Today’s Climate: June 10, 2009

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Sweden Will Call for CO2 Tax as Next EU President (AP)

When Sweden takes over the European Union presidency in July, it will urge its EU counterparts to impose a carbon tax as a way to meet targets to reduce emissions across Europe, Swedish Prime Minister Fredrik Reinfeldt says.

Japan to Cut CO2 Emissions 15% By 2020 (Kyodo News Agency)

Prime Minister Taro Aso announced today that Japan will cut carbon emissions 15 percent by 2020 from 2005 levels, a target environmental groups say is not bold enough and could undermine climate talks.

US Senate Panel OKs Florida Off-Shore Drilling, Tar Sands (Reuters)

The Senate Energy and Natural Resources Committee adopted an amendment that would allow drilling within 45 miles of Florida’s Gulf coast and clarify that federal agencies are not barred from purchasing fuel developed from Canadian tar sands.

Alberta Says Ottawa Must Consult It On Climate Pact (Reuters)

Alberta’s government has moderated demands for a direct role in US-Canada negotiations on climate change but it wants the federal government to consult with the provinces before reaching any deal.

Water Stress, Ocean Rise to Unleash ‘Climate Exodus’ (AFP)

Tens of millions of people will be displaced by climate change in coming years, posing social, political and security problems of an unprecedented dimension, a UN study released today says.

Amazon Oil Protest Leader Seeks Asylum (Guardian)

A Peruvian indigenous leader has sought asylum in Nicaragua’s embassy to escape sedition charges over drilling protests he has been leading in the Amazon.

Court OKs Massey Coal Silo Near West Virginia School (Coal Tattoo)

The West Virginia Supreme Court just ruled that, in effect, Massey Energy’s plans for another coal silo adjacent to Marsh Fork Elementary School in Raleigh County is OK. Justice Benjamin recused himself.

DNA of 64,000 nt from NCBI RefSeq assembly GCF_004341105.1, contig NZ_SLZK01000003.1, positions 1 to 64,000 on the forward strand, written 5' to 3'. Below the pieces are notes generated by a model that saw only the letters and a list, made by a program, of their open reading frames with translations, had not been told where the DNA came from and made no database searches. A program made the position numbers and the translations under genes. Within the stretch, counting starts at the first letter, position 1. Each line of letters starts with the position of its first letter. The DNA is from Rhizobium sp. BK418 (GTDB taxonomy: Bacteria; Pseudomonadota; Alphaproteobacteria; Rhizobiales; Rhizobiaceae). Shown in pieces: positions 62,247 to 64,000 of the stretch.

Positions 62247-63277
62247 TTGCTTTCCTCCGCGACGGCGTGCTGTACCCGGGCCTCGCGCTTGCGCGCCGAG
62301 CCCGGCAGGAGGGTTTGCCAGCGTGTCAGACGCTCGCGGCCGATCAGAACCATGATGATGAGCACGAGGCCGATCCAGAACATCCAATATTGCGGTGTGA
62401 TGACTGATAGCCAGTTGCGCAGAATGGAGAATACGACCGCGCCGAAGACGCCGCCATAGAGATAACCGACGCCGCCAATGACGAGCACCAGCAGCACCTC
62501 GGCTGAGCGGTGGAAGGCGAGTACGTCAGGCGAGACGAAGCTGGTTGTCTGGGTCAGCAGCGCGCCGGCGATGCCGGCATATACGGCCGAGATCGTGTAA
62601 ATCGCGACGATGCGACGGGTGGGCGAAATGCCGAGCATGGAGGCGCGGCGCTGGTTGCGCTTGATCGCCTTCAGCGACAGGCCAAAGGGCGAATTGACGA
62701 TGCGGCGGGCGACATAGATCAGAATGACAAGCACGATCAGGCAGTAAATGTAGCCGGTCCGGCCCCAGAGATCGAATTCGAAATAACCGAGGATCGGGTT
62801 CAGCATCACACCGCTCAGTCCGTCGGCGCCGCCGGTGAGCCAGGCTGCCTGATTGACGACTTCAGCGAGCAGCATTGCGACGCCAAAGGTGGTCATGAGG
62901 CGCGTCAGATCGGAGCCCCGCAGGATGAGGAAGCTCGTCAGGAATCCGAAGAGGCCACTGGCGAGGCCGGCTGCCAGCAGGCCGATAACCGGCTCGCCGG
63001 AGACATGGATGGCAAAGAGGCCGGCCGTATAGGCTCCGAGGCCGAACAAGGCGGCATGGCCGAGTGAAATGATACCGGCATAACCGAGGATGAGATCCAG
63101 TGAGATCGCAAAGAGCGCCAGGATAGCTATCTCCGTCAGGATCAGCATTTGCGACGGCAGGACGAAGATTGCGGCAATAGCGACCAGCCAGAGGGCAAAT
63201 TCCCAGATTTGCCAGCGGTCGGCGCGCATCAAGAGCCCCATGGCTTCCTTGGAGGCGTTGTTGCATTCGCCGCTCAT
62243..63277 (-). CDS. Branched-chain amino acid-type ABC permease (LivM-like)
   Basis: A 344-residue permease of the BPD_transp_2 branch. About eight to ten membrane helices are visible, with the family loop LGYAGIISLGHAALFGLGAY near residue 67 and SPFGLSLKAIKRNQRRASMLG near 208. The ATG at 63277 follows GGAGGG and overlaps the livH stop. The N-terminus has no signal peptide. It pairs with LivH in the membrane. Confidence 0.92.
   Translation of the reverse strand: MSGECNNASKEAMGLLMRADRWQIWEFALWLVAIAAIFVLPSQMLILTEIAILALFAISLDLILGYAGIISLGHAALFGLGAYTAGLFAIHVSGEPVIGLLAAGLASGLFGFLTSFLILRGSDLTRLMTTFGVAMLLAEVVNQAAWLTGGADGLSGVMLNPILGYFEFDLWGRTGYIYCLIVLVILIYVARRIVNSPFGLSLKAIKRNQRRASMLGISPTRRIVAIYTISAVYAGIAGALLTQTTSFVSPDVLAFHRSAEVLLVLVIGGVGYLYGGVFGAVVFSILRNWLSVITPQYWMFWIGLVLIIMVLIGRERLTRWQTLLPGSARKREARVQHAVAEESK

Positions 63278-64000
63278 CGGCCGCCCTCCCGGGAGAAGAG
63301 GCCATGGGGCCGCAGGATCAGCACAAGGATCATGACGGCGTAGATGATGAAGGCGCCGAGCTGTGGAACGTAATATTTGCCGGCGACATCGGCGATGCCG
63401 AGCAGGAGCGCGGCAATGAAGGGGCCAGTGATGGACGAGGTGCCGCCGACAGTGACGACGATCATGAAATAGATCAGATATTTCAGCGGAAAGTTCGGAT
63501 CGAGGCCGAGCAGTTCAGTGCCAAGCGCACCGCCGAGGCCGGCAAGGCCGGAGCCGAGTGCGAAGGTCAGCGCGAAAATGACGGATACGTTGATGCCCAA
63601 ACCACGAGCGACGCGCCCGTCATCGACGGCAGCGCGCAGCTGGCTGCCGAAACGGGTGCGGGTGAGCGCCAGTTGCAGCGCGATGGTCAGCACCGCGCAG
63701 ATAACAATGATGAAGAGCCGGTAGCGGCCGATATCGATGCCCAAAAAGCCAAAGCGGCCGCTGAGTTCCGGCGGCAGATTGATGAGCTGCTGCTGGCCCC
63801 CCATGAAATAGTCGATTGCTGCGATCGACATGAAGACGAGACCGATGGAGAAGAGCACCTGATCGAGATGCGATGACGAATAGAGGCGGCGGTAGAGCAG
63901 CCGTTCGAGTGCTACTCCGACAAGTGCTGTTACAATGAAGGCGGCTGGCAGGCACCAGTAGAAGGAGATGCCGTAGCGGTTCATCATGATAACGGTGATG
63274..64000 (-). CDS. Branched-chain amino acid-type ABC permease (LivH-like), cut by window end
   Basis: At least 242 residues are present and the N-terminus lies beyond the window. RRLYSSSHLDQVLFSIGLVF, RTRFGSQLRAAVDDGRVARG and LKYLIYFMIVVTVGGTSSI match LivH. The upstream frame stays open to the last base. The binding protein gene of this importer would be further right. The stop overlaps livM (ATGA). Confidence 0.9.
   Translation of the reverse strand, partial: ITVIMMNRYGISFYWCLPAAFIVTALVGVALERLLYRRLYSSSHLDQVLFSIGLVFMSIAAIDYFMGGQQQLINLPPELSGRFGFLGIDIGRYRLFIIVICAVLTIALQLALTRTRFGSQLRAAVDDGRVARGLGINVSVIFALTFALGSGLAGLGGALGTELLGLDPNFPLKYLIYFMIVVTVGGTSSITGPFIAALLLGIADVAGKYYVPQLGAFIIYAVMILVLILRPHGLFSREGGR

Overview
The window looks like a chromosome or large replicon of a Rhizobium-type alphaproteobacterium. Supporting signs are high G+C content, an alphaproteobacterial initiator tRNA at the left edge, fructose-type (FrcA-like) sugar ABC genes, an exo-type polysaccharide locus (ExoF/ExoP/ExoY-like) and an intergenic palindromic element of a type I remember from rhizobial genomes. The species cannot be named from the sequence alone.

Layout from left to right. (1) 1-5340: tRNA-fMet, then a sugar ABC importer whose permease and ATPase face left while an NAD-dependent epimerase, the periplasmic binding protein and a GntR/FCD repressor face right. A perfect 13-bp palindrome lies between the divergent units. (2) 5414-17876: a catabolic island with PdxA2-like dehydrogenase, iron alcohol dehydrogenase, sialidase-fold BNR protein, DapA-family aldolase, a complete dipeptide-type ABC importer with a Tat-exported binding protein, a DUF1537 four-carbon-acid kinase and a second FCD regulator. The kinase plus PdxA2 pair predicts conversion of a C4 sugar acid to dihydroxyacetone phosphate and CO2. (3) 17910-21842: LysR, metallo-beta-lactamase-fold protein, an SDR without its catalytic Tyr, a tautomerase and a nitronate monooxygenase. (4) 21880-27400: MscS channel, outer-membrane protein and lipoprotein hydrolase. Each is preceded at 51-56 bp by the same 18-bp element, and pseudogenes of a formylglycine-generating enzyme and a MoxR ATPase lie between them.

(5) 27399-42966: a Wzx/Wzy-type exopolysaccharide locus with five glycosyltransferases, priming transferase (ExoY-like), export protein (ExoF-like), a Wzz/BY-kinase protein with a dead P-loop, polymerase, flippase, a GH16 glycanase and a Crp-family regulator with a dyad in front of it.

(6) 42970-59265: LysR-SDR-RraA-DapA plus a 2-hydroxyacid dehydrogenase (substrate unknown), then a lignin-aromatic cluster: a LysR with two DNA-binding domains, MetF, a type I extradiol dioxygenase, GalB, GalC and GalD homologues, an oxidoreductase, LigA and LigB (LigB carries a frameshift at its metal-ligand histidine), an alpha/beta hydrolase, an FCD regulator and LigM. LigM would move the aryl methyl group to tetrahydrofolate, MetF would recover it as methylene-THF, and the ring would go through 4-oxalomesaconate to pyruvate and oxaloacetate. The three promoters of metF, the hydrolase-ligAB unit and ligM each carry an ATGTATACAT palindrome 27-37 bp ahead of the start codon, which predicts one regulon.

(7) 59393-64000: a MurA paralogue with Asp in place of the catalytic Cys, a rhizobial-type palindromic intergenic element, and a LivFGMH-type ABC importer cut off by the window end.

House GOP Drafts Nuclear-Heavy Energy Bill (New York Times)

Republicans plan to introduce their own energy bill today that would lean heavily on nuclear power, setting a goal of building 100 reactors over the next 20 years, and would create incentives for more oil and gas drilling on public lands and offshore.

Green Boost in EU Elections May Trigger Nuclear Fight (Nature)

Green parties celebrating their success in last week’s European Parliament election are gearing up for a fight over nuclear power.

Oil Groups Ask EPA to Delay Fuels Standard 1 Year (Oil & Gas Journal)

Two leading oil industry trade associations told the EPA they needed more time to review the proposed rules and asked the agency to hold off implementing the standards until at least 2011.

Study Finds Hardy Jatropha Sucks Up Water (Cleantech)

A Netherlands university study shows jatropha offers low amounts of oil production without sufficient water, calling into question its suitability for biodiesel.

Counting Lifecycle Emissions, Aircraft Can Do Better than Rail (Green Car Congress)

A new comprehensive lifecycle energy, greenhouse gas emissions, and selected criteria air pollutant emissions inventory finds that non-operational components often dominate total emissions and that passenger occupancy makes a difference.

House Approves Cash for Clunkers Plan (Washington Post)

The House approved a plan to give vouchers of up to $4,500 to consumers who trade in their gas-guzzling clunkers for more fuel-efficient models.

Venture Capitalists Pin Growth Hopes on Green Tech (CNet)

The annual Global Trends survey of 725 venture capitalists finds venture capitalists expect the green technology area to grow faster than traditional areas of venture capital investment in the coming years.

Solar Showdown Looms in California (New York Times)

Solar installations could grind to a halt in California, industry advocates say, unless a proposal to expand net metering passes. Utilities can now only accept up to 2.5 percent of their electricity from net-metering customers, and PG&E is nearing the limit.

UN Warns of Rise in Climate Change Refugees (EurActiv)

Some 23.5 million people could be displaced by climate change in the densely-populated Ganges, Mekong and Nile River deltas if sea level rise by a meter, according to new research by UN institutes.

Climate Change Blamed for Caribbean Coral Deaths (Reuters)

Climate change has contributed to a flattening of the complex, multi-layered architecture of Caribbean coral reefs, compromising their role as a nursery for fish stocks and a buffer against tropical storms, an analysis shows.